Face Off: Should people be fined for not recycling in Hong Kong?

Each week, two of our readers debate a hot topic in a parliamentary-style debate that doesn’t necessarily reflect their personal viewpoint. This week …

Joanne Ma |

Latest Articles

Explore love in lockdown with Singaporean electronic artist Myrne

August’s T-shirts of the month: it’s National Sandwich Month

Hong Kong may conduct mass Covid-19 testing for students

K-pop legends BTS to perform at VMAs

Nicholas Ng, 16, South Island School

I believe such a policy would be effective. If it was implemented, it would force people to recycle or pay up. Most of the recyclable waste in Hong Kong is made up of plastic items such as bottles and cutlery. Hong Kong’s marine litter problem is quite serious. If we continue to throw things away, landfills will quickly fill up, and harmful pollutants will seriously affect public health. With a fine, you essentially target the main reason people don’t recycle – a lack of “payback” for their irresponsible actions.

The burden of encouraging people to recycle does not fall solely on the government’s shoulders – it’s everyone’s duty to help. Instead of having the government spend millions of dollars on raising awareness of the issue, recycling should become citizens’ responsibility. A fine would lead to a gradual change in their behaviour.

Face Off: Should home-schooling be more common in Hong Kong?

What’s more, the money made from the fines could be used to improve the environment. For example, the government could launch tree-planting campaigns or provide financial help to small-scale recycling companies in the city.

I understand that there may be some concerns that the policy would harm the poor much more than the rich. However, it is important to note that recycling is not a particularly difficult task. To avoid the fine, you would simply need to place your rubbish into the correct recycling bin. 

Face Off: Is HK a truly international city?

The threat of a fine would force people to walk that extra few metres to the nearest container and, after a while, they would get used to it. Such a move would definitely help improve Hong Kong’s environment.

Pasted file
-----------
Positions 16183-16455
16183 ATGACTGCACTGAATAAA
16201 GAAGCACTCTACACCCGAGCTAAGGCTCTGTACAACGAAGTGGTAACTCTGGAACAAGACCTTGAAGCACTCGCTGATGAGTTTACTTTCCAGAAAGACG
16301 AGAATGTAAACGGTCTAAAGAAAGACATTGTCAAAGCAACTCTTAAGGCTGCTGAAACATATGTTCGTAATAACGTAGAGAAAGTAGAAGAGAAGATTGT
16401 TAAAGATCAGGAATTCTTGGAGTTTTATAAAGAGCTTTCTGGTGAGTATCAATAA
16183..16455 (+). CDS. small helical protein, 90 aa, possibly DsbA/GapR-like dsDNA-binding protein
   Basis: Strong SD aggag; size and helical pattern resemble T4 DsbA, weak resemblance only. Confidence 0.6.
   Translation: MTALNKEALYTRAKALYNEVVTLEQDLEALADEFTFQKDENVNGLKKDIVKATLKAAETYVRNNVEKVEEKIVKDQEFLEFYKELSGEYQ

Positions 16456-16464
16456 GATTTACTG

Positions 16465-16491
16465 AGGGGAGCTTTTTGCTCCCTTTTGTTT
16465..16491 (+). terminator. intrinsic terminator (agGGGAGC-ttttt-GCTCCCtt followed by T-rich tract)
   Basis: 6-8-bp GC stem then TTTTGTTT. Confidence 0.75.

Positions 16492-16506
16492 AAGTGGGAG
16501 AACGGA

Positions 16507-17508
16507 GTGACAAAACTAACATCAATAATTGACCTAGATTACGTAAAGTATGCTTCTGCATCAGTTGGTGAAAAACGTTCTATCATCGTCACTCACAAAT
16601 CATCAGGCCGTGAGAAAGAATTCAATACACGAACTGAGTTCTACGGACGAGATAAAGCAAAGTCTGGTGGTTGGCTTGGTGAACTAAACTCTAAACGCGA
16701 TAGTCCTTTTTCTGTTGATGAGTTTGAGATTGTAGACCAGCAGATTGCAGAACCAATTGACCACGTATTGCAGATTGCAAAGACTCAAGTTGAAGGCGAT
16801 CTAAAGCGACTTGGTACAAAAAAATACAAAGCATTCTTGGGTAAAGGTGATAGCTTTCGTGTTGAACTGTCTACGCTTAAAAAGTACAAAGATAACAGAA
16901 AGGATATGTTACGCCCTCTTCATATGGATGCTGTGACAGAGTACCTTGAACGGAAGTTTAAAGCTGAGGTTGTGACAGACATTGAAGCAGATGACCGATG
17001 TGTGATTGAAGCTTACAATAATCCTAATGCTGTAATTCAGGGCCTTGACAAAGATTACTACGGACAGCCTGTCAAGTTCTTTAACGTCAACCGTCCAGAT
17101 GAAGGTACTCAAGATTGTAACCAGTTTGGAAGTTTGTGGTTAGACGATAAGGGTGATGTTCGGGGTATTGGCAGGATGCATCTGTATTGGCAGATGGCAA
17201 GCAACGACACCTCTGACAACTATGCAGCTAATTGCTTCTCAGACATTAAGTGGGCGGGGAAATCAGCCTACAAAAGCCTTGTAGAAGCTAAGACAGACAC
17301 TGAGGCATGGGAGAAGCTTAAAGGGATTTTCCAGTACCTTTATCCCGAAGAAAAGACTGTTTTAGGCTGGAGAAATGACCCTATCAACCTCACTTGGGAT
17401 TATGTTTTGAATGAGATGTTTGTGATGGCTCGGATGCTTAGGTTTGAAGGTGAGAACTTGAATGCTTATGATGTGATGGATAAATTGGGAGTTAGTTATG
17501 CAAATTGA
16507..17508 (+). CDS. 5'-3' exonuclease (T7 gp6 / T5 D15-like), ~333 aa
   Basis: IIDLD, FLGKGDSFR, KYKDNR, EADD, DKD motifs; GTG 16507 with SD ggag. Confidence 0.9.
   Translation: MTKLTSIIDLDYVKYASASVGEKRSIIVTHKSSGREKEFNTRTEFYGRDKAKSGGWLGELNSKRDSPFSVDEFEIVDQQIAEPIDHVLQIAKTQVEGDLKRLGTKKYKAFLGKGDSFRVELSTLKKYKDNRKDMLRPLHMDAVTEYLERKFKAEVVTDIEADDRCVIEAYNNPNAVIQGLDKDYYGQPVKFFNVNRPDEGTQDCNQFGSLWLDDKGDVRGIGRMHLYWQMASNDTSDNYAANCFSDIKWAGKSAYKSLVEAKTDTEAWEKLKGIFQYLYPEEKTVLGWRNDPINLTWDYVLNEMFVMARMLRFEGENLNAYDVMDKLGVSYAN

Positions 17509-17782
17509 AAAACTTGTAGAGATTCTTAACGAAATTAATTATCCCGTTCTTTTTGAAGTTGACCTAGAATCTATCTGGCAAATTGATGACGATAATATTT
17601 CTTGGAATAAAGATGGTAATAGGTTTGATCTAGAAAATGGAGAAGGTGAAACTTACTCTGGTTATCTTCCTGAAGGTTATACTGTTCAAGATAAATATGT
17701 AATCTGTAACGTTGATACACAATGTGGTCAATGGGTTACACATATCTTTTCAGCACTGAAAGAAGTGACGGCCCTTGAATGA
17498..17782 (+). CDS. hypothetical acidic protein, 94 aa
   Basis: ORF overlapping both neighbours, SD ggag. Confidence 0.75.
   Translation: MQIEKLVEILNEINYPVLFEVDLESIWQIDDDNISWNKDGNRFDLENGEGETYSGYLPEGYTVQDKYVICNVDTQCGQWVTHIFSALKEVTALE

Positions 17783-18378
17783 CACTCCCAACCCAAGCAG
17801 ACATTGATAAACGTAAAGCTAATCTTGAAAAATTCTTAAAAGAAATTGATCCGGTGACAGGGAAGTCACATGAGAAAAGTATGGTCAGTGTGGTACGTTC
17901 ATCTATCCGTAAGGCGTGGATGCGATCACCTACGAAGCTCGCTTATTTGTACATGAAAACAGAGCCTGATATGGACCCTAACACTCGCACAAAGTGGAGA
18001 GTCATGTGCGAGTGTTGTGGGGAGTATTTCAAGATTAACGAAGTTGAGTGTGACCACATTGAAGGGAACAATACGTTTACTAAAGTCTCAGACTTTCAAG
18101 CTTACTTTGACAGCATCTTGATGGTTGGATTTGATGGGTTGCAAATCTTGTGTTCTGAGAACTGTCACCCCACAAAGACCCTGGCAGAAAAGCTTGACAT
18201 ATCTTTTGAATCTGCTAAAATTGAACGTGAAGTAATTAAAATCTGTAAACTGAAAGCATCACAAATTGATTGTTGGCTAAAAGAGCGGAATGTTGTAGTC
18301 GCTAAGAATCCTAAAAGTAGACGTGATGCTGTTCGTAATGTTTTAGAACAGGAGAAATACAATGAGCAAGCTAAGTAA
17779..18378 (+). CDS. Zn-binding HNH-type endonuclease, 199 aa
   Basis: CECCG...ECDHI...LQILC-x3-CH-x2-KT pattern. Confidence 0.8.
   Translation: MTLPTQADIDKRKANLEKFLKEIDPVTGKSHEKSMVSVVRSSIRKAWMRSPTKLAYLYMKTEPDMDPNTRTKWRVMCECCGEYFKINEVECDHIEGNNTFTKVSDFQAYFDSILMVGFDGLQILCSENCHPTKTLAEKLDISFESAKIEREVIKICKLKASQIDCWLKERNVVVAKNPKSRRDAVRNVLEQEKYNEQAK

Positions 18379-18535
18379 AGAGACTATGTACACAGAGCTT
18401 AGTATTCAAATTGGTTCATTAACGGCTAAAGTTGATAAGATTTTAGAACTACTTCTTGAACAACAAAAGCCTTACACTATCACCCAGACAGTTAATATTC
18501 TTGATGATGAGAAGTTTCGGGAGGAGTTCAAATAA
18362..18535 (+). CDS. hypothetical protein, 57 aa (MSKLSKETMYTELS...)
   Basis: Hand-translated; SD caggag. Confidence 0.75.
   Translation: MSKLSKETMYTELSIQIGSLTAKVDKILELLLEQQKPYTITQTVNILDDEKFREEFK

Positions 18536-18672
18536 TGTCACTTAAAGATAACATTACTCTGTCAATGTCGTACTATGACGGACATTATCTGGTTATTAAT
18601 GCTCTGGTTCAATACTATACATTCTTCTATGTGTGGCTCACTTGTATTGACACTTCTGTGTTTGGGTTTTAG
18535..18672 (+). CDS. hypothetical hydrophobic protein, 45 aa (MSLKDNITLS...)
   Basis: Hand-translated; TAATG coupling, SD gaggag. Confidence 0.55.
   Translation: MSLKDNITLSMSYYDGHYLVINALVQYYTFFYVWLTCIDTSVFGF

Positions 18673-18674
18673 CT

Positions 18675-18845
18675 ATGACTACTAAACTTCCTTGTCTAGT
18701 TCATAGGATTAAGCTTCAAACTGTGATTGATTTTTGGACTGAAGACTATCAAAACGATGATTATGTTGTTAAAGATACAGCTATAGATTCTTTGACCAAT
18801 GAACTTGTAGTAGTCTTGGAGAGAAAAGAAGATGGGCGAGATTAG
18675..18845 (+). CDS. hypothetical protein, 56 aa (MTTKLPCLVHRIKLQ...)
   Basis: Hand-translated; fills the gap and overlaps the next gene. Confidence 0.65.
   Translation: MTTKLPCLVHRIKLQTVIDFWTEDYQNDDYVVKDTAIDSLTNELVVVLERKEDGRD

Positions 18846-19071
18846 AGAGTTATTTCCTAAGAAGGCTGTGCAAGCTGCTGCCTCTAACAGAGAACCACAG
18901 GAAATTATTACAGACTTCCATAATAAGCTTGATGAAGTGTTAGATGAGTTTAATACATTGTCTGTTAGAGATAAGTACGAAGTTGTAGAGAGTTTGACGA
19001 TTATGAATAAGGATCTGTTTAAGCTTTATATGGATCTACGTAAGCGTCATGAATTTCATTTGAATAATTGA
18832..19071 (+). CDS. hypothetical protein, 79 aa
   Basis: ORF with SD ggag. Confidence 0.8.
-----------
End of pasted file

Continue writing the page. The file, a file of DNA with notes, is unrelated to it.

Snehaa Senthamilselvan Easwari, 18, Li Po Chun United World College

The debate on the use of scarce resources and the destruction of the environment has gone on for a long time. If all of us picked up the simple habit of recycling, we would be able to reduce our environmental problems. Although recycling waste is a stepping  stone to eco-friendly behaviour, people should not be fined if  they don’t do it.

Usually fines are levied for habits that cause serious harm to others. Speeding is extremely dangerous, and smoking can make others suffer through second-hand smoke. Although failing to recycle can damage the environment, it is not directly harmful to others. Why should people be fined for merely wasting resources?

Face Off: Are co-ed schools better than single-sex schools?

Even if such a policy were to become law, it would be difficult to implement. How could the government ensure that every individual is recycling their rubbish?

Unfortunately, people nowadays are greedy; they act only if there is personal gain. In other words, if you want them to do something, you have to give them something. Therefore, the government should keep this is mind when it introduces new schemes to promote greener behaviour.

Face Off: Should the Hong Kong government raze country parks to build more flats?

Although countries like Britain and America have already introduced fines for residents who do not recycle properly, such a method is not suitable for Hong Kong. Instead of imposing fines, the local government should provide incentives: for example, the authorities could offer a special tax break for recycling. This would not only raise awareness of the importance of recycling but also influence the public to be more responsible for their actions.

Recycling should be seen as a responsibility, not an obligation. Although a sustainable lifestyle holds the key to a better environment, it is wrong to penalise people who do not agree with that view.

Edited by M. J. Premaratne